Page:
If you’ve been paying close attention to my LibraryThing account over the past year – I am assuming I am the only one who has – you might have noticed a new category of books making an appearance. And that category is: pregnancy and parenting! If you’re in the same boat, here are four books on the topic that I found to be accessible, informative, useful, and occasionally even funny.
Birth: The Surprising History of How We Are Born by Tina Cassidy (2007): Recommended to me by a co-worker who emphatically does not plan on having children herself, Birth has the dubious honor of being the only book I have ever had to set aside while eating. There are some truly gruesome bits, but mostly it’s fascinating: birth went from being entirely in the female sphere, with relatives, friends, and midwives to assist in labor, to a medical event that most commonly occurs in a hospital with a doctor (a male doctor, until relatively recently). What is “normal” has changed dramatically over time, including the past several decades in this country. Bonus: I learned the word “nidget,” which means “to assemble helpers for a birth.”
Bringing Up Bebe: One American Mother Discovers the Wisdom of French Parenting by Pamela Druckerman (2014): I avoided this for a while because of the buzz, but I enjoyed the blend of memoir and research immensely. (I’m also more optimistic than I had been about possibly sleeping through the night inside of half a year.) The main difference between French and American parenting styles, it seems, is that the French don’t cater to their children’s every desire: French children learn how to wait and how to deal with the word no. On the other hand, French parents are less micro-manage-y: they believe in a framework of firm boundaries, but within that framework the kids have a lot of freedom. French society, it should be noted, supports working parents by having national daycare and preschool systems. For all the U.S.’s feminist rhetoric, there are few structures in place to help working parents.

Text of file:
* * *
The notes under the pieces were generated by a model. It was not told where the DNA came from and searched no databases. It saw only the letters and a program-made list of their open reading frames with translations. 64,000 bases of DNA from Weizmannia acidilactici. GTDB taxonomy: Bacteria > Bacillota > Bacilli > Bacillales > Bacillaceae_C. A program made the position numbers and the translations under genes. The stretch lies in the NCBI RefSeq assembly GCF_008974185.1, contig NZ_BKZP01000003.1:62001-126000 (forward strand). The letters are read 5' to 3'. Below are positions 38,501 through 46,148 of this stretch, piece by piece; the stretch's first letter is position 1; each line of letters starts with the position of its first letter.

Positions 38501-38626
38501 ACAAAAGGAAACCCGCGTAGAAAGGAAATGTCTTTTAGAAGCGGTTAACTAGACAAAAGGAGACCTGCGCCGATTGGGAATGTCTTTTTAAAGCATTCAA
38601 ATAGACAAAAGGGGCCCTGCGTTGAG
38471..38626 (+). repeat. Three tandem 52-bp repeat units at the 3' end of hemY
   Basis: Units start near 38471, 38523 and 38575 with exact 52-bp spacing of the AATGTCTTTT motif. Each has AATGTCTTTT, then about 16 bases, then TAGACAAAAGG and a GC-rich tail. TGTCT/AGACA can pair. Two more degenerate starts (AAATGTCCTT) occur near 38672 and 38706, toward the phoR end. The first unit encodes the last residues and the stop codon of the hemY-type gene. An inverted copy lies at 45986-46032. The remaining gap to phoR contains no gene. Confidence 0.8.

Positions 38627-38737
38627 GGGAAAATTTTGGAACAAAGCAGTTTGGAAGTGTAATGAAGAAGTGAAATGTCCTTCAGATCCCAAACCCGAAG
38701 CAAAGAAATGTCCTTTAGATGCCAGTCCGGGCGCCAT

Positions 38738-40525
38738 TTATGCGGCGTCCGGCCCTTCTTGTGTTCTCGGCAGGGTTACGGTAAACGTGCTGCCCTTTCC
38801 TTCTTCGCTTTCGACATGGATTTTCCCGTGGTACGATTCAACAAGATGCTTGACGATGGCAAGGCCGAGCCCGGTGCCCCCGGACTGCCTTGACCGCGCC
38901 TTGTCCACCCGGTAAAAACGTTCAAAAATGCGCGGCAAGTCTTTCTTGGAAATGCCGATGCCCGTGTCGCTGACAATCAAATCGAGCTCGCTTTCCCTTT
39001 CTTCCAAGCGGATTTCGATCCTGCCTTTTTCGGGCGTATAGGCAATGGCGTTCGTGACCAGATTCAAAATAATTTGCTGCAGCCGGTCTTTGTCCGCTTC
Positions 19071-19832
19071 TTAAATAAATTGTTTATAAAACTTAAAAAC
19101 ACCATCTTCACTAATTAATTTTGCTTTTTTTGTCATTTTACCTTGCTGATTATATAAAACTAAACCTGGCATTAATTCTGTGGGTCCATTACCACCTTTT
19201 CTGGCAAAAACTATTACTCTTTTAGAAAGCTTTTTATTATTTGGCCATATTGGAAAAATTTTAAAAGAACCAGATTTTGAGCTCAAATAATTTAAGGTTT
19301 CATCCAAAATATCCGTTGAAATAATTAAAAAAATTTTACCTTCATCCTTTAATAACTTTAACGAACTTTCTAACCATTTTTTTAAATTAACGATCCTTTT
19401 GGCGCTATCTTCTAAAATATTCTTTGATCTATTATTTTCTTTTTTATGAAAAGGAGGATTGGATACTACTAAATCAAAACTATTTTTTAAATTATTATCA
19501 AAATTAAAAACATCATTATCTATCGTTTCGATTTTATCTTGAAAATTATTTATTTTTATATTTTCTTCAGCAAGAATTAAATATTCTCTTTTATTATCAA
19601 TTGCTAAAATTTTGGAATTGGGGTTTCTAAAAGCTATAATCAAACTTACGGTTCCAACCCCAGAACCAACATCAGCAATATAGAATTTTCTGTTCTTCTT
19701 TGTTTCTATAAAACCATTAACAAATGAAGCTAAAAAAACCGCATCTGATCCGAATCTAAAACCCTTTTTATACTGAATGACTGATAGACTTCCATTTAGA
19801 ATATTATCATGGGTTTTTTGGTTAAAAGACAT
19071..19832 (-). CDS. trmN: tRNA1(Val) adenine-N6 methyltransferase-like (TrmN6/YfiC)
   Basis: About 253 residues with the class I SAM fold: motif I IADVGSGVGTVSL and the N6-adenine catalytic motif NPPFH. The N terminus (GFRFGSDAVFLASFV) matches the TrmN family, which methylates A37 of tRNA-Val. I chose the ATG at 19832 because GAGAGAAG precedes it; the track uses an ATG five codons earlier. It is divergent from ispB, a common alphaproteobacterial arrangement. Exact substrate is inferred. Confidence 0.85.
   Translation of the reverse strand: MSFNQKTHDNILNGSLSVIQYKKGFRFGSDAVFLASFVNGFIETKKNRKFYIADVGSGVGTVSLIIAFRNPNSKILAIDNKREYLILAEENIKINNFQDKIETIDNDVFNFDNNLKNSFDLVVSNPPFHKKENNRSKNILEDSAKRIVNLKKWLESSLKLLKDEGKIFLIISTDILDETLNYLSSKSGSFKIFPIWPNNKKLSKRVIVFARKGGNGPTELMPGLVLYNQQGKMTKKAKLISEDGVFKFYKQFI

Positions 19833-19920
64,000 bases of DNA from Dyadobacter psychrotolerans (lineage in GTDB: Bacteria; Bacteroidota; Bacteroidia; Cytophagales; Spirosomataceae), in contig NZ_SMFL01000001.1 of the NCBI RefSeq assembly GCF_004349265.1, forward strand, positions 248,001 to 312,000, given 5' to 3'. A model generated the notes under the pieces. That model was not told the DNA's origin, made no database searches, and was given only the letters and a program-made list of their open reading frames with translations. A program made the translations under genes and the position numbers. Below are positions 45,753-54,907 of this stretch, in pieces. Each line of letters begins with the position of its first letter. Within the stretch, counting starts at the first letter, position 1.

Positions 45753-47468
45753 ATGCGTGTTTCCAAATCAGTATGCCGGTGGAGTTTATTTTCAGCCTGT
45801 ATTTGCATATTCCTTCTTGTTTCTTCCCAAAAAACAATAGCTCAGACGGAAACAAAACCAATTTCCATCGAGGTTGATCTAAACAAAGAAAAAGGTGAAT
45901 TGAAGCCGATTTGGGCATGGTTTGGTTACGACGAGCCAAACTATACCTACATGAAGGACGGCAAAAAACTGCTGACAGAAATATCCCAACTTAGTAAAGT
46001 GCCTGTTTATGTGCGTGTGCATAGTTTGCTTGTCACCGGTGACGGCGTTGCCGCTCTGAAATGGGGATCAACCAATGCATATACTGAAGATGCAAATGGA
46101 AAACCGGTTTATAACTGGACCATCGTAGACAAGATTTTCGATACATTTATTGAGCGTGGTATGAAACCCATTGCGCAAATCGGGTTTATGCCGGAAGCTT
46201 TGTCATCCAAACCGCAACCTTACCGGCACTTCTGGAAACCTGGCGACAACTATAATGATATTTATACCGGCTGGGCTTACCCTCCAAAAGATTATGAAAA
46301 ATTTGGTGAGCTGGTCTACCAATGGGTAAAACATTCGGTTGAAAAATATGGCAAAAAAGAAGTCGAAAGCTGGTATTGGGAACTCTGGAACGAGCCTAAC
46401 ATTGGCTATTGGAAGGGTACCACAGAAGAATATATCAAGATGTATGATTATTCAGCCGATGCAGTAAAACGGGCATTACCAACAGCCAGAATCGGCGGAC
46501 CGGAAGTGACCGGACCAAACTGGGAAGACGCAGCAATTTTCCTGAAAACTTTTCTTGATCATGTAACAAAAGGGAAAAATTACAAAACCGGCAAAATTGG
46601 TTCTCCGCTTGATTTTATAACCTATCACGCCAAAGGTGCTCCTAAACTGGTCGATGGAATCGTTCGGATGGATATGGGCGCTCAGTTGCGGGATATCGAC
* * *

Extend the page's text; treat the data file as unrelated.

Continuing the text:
Having Faith: An Ecologist’s Journey to Motherhood by Sandra Steingraber (2001): Perhaps you would like to be too terrified to breathe air or drink water? This is the book for you! Governments’ failure to operate according to the Precautionary Principle – chemicals are assumed to be unsafe unless proven otherwise, instead of vice versa – has led to serious contamination of air, water, and food. The higher one is in the food chain, the more toxins accumulate in one’s body. And what’s at the very top of the food chain? The human infant, whose nutrition comes from its mother (in the form of breast milk or formula). “Obviously,” she writes, “a public health policy that asks expectant mothers to give up certain foods while allowing industries to continue contaminating them is absurd.” I appreciated this blend of memoir and scientific research, even if it was nervous-making at times. For those not interested in the science, Steingraber’s description of labor and delivery, as well as the following weeks, is one of the most thorough, honest, and understandable I have read or heard.
Expecting Better: Why the Conventional Pregnancy Wisdom is Wrong – And What You Really Need to Know by Emily Oster (2013): A friend with a four-month-old lent me this book written by economist and mother Oster, and I would recommend it in turn to anyone who is pregnant. She explains how in many cases, weak studies have led to (flawed) conventional wisdom; she examines the best and most current research and presents her conclusions on everything from caffeine, alcohol, and fish consumption to sleep positions to epidurals. Oster’s research-based approach (“more information is better than less”) is both satisfying and reassuring.
Are you a parent, parent-to-be, or a librarian who advises parents? What are your recommended books?
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